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. 2018 Oct;38(7):1335-1348.
doi: 10.1007/s10571-018-0603-8. Epub 2018 Jul 14.

Nicotinic Acetylcholine Receptors in HIV: Possible Roles During HAND and Inflammation

Free PMC article

Nicotinic Acetylcholine Receptors in HIV: Possible Roles During HAND and Inflammation

Coral M Capó-Vélez et al. Cell Mol Neurobiol. .
Free PMC article


Infection with the human immunodeficiency virus (HIV) remains a threat to global health. Since its discovery, many efforts have been directed at understanding the mechanisms and consequences of infection. Although there have been substantial advances since the advent of antiretroviral therapy, there are still complications that significantly compromise the health of infected patients, particularly, chronic inflammation and HIV-associated neurocognitive disorders (HAND). In this review, a new perspective is addressed in the field of HIV, where the alpha7 nicotinic acetylcholine receptor (α7-nAChR) is the protagonist. We comprehensively discuss the available evidence implicating α7-nAChRs in the context of HIV and provide possible explanations about its role in HAND and inflammation in both the central nervous system and the periphery.

Keywords: Gp120; HAND; HIV; Inflammation; Nicotinic acetylcholine receptor.

Conflict of interest statement

The authors declare that there is no conflict of interest.


Fig. 1
Fig. 1
Effects of HIV infection on macrophages’ α7-nAChRs. a In uninfected macrophages, SDF-1α promotes signaling through CXCR4, a G-protein coupled receptor. In addition, as mentioned before, α7-nAChR is sensitive to the antagonist α-bgtx. A robust body of evidence demonstrates that the net effect of α7-nAChR activation is inhibition of the production of cytokines (Wang et al. 2003), consequently decreasing inflammation (efficient CAP). Whether the ion influx through α7-nAChR is relevant for the proper operation of the CAP or other important physiological processes remains obscure. b In infected macrophages, HIV-infected CD4+ T-lymphocytes secrete virions and gp120IIIB that interact and stimulate CXCR4 to induce the upregulation of α7-nAChR (Delgado-Vélez et al. 2015). This upregulation does not result in cell death, or apoptosis, which is consistent with the anti-apoptotic signature expressed by monocytes recovered from patients infected with HIV (Giri et al. 2009) and those from HIV-infected macrophages (Swingler et al. 2007). Contrary to what was expected, the activation of this high number of α7-nAChRs with ACh does not enhance the CAP response because their activation does not lead to inhibition of cytokine production, therefore, conferring macrophages a proinflammatory phenotype indicative of a CAP disruption. Moreover, application of an antagonist of α7-nAChR, bupropion, partially restores the CAP by reducing inflammatory chemokines, but not interleukins (Delgado-Vélez et al. 2015). Interestingly, whether the identity of the non-selective calcium channel previously described (Liu et al. 2000) is α7-nAChR remains to be determined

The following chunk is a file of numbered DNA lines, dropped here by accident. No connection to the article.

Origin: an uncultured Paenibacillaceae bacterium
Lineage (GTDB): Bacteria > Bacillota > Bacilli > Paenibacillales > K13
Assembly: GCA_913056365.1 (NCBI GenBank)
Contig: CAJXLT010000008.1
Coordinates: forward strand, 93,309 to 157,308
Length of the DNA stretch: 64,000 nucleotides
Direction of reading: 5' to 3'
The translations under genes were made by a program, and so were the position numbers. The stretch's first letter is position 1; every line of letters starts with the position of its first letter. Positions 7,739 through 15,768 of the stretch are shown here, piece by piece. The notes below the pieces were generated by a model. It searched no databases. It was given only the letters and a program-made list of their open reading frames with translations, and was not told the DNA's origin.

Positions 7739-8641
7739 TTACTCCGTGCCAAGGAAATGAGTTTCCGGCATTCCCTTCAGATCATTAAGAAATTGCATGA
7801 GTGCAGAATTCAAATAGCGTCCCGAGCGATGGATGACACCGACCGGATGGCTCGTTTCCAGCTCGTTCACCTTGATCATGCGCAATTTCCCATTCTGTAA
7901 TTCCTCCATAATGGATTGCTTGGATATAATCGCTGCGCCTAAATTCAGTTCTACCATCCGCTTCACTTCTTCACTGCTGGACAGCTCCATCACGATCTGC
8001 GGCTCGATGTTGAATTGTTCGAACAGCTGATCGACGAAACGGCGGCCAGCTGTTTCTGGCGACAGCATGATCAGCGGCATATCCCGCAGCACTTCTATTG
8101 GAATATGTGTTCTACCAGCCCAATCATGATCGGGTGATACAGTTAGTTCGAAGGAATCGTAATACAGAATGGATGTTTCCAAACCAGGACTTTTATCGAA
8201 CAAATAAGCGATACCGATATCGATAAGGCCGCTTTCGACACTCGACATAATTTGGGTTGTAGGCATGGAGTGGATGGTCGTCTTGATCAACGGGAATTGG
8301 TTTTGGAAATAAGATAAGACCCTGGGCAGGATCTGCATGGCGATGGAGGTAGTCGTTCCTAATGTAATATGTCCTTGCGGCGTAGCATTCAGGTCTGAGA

Fig. 2
Fig. 2
Effects of HIV infection on neurons’ α7-nAChRs. 14 gp120 released from HIV-infected microglia interact with CXCR4 expressed by neurons, activating the Ras/Raf/MEK/Erk/Egr-1 signaling pathway that eventually promotes α7-nAChR upregulation in neuronal cells (Ballester et al. 2012). Moreover, this response can be recapitulated by adding SDF-1α, the endogenous agonist of CXCR4, which also induces α7-nAChR overexpression in neuronal cells (Ballester et al. 2012). These responses are sensitive to CXCR4 blockade with AMD3100 and MEK inhibition by U0126 or PD98059. 5 Furthermore, α7-nAChR activation with ACh promotes intracellular Ca2+ overload that results in cell death and apoptosis (Ballester et al. ; Capó-Vélez et al. 2018). 6 The gp120-induced α7-nAChR upregulation described in points 15 involves a decrease in dupα7 expression, its repressive partial duplication (Ramos et al. 2015)

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